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Em Rusciano : Divorce the Musical!

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Divorce the Musical! is a mixed bag, with its share of irritations and redeeming qualities. It’s interesting to note that it was directed by rising star of the Australian comedy circuit, Joel Creasey. There’s more than a few hints of his comedic style evident in Rusciano’s performance, which only bodes well going forward. It must be said, though, that as a relative newcomer to the stand-up comedy scene, Rusciano still has plenty to refine about her act. To see this show is to endure the shrill tones of shrieking diva for around an hour. Rusciano’s ear-splitting, overly-aggressive delivery occasionally grates and, while her flamboyance obviously accounts for a large portion of her appeal, she ought to dial it a back a little bit.

                 

By contrast, the show’s musical interludes provide a more fitting platform for Rusciano to unleash her voice. It’s debatable whether Divorce the Musical! needs to be a musical at all, but it’d be a shocking waste to not have Rusciano, a former Australian Idol contestant, showcase her exceptional vocal talents.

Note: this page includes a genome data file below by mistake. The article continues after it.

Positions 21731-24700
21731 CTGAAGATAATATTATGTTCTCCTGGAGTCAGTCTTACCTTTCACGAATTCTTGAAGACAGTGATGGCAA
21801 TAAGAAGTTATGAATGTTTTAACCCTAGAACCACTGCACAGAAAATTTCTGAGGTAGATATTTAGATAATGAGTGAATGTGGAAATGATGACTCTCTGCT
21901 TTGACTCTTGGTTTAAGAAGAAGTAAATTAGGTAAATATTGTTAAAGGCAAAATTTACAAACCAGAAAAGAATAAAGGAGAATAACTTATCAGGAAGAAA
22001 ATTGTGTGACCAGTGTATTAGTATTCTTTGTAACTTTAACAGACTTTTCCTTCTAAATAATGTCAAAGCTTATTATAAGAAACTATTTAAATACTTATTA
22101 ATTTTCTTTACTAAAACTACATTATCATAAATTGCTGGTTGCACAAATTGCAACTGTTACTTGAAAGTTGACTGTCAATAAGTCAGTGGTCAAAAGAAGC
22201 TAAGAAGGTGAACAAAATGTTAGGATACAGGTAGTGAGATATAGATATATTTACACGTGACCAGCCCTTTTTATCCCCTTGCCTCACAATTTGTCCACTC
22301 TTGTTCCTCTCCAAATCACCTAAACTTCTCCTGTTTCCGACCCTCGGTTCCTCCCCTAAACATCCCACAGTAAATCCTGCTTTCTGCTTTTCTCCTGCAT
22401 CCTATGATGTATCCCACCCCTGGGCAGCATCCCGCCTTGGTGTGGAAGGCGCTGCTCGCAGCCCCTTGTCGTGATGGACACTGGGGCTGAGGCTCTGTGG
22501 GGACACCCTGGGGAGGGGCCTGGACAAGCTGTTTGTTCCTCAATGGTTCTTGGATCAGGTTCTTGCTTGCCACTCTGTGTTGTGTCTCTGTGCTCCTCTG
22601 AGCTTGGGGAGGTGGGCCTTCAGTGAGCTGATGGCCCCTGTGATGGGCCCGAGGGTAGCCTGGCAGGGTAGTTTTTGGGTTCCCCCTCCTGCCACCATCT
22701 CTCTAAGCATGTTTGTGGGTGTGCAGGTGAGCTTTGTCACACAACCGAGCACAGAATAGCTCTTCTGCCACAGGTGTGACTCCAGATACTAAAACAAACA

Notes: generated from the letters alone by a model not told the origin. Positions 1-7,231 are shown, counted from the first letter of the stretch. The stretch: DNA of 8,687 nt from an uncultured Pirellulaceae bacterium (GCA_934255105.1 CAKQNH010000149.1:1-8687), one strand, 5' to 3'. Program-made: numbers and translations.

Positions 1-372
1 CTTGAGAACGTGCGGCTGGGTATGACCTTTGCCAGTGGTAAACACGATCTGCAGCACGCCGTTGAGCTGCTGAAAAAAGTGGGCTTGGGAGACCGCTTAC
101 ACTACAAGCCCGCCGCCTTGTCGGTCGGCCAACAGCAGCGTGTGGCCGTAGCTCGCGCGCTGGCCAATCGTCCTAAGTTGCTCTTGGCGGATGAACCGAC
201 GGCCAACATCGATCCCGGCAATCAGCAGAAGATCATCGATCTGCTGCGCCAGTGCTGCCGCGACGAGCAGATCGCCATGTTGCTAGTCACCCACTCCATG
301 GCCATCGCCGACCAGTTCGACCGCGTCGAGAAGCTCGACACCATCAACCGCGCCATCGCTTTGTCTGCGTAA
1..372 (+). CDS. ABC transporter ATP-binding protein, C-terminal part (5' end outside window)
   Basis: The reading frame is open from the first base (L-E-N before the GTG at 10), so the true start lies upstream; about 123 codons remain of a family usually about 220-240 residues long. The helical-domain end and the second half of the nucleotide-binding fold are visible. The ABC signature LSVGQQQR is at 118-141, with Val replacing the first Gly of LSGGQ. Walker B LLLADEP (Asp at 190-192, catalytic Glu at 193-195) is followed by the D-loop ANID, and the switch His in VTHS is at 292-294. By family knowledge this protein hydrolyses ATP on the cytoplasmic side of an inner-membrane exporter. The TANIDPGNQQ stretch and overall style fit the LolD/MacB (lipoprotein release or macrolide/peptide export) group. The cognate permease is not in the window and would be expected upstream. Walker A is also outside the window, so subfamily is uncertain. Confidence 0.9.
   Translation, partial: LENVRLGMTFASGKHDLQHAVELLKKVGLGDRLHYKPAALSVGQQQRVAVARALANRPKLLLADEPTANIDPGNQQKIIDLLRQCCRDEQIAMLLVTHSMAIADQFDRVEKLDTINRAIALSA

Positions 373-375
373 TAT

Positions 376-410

It’s the core concept of Divorce the Musical! that really bears discussion, though. On the one hand you can’t begrudge Rusciano for talking about such a significant time in her life, particularly with such amazing honesty. Commendably, without a second of trepidation, she lays everything bare. The side-effect of talking all things separation, though, is that it invites an excess of sympathy.

         

Divorce the Musical! isn’t a pity-party – far from it – but you can’t help but feel bad for Rusciano. Her tale is bound to affect people to varying degrees, but it’s hard to laugh when your heart bleeds for the performer. It’s not necessarily any lack of comedic prowess on Rusicano’s part that hurts the show, just the simple fact that divorce is tricky. At least a sweet, feel-good finale ensures Divorce the Musical! ends on a good note.

              

Divorce the Musical! will certainly please Rusciano’s followers. However, anyone outside her demographic will likely emerge from Trades Hall not with a smile from ear to ear, but rather a long list of talking points.

 

BY NICK MASON